Using WebSockets

This page provides guidance and best practices for running WebSockets or other streaming services on Cloud Run and writing clients for such services.

WebSockets applications are supported on Cloud Run with no additional configuration required. However, WebSockets streams are HTTP requests still subject to the request timeout configured for your Cloud Run service, so you need to make sure this setting works well for your use of WebSockets such as implementing reconnects in your clients.

Even if you use session affinity on Cloud Run, which provides best effort affinity, WebSockets requests could still potentially end up at different instances, due to built-in load balancing. To solve this problem, you need to synchronize data between instances.

Note that WebSockets on Cloud Run are also supported if you are using Cloud Load Balancing.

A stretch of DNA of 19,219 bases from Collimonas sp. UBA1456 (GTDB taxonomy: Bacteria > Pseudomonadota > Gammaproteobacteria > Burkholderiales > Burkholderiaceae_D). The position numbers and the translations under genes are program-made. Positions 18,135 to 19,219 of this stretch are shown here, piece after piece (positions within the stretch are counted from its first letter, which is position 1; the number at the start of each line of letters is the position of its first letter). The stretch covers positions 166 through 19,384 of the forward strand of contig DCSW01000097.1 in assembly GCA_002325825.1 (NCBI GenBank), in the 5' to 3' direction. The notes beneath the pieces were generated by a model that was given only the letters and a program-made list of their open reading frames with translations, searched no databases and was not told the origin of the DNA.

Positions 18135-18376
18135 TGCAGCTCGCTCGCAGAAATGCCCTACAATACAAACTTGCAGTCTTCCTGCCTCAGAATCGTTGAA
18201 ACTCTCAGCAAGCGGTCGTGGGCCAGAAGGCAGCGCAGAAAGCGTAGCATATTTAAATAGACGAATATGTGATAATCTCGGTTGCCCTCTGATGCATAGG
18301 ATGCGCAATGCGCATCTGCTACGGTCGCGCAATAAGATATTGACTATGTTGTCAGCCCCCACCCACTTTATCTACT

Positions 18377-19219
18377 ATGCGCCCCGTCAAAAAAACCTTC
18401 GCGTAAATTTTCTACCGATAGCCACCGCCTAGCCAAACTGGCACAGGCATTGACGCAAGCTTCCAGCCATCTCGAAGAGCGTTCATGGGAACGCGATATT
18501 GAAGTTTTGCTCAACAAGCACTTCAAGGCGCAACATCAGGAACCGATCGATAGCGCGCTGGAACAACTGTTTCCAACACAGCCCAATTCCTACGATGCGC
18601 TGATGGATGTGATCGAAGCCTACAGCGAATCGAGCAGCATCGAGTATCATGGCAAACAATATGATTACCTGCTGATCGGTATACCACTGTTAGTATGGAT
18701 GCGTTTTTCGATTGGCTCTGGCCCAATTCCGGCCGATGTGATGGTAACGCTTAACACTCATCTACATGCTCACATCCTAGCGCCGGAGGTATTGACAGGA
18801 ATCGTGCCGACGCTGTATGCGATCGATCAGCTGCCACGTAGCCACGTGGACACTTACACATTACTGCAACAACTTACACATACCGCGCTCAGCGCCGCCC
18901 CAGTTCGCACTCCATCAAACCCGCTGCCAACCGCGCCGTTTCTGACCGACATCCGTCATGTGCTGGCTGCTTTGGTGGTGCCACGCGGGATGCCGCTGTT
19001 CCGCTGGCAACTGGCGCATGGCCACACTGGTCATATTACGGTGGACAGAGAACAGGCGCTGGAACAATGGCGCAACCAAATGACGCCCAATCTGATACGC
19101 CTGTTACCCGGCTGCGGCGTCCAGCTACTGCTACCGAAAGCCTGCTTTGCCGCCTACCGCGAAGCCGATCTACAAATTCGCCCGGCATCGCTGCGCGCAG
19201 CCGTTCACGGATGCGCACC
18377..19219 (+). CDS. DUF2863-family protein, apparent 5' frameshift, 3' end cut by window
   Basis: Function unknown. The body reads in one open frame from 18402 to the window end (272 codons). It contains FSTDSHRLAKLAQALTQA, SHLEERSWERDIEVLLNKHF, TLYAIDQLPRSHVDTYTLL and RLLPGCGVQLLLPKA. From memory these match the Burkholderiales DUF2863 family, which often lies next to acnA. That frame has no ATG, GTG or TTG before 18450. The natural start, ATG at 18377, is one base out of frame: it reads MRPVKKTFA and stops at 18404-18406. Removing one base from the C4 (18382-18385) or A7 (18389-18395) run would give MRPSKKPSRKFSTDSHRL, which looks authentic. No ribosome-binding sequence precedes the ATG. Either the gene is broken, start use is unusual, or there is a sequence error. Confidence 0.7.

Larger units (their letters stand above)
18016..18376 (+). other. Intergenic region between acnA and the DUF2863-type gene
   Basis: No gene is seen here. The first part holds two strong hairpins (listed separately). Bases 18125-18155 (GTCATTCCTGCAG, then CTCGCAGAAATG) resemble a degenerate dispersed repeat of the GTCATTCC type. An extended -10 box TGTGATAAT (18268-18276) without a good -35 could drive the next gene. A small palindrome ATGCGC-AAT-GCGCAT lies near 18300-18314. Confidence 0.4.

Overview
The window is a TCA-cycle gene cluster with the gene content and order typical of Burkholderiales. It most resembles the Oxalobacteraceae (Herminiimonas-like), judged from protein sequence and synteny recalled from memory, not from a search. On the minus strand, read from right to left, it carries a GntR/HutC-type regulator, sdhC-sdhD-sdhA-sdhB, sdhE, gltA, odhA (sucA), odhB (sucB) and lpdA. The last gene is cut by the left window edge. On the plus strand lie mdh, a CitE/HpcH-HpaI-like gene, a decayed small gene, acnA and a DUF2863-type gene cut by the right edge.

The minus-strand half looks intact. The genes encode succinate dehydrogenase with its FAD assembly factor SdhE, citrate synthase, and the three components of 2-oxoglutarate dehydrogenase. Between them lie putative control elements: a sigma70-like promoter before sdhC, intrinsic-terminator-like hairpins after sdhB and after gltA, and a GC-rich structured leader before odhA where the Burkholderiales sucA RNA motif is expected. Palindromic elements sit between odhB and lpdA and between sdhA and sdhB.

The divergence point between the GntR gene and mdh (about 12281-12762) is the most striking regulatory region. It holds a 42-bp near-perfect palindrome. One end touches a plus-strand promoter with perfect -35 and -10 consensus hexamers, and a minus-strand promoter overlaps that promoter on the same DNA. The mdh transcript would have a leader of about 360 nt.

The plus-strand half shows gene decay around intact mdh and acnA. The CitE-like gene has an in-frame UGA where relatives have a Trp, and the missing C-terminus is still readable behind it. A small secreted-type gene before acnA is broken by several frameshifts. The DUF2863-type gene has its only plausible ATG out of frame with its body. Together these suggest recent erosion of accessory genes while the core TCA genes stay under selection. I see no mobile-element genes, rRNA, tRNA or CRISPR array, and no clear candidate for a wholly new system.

Deploying a sample WebSockets service

Use Cloud Shell to quickly deploy a sample whiteboard service that uses WebSockets with Cloud Run: Deploy a sample

Or, if you want to deploy that sample whiteboard service manually:

  1. Clone the Socket.IO repository locally using git command-line tool:

    git clone
  2. Navigate into the sample directory:

  3. Deploy a new Cloud Run service by building the service from source code using the Google Cloud CLI:

    gcloud run deploy whiteboard --allow-unauthenticated --source=.
  4. After the service is deployed, open two separate browser tabs and navigate to the service URL. Anything you draw in one tab should propagate to the other tab (and vice versa) since the clients are connected to the same instance over WebSockets.

WebSockets chat sample full tutorial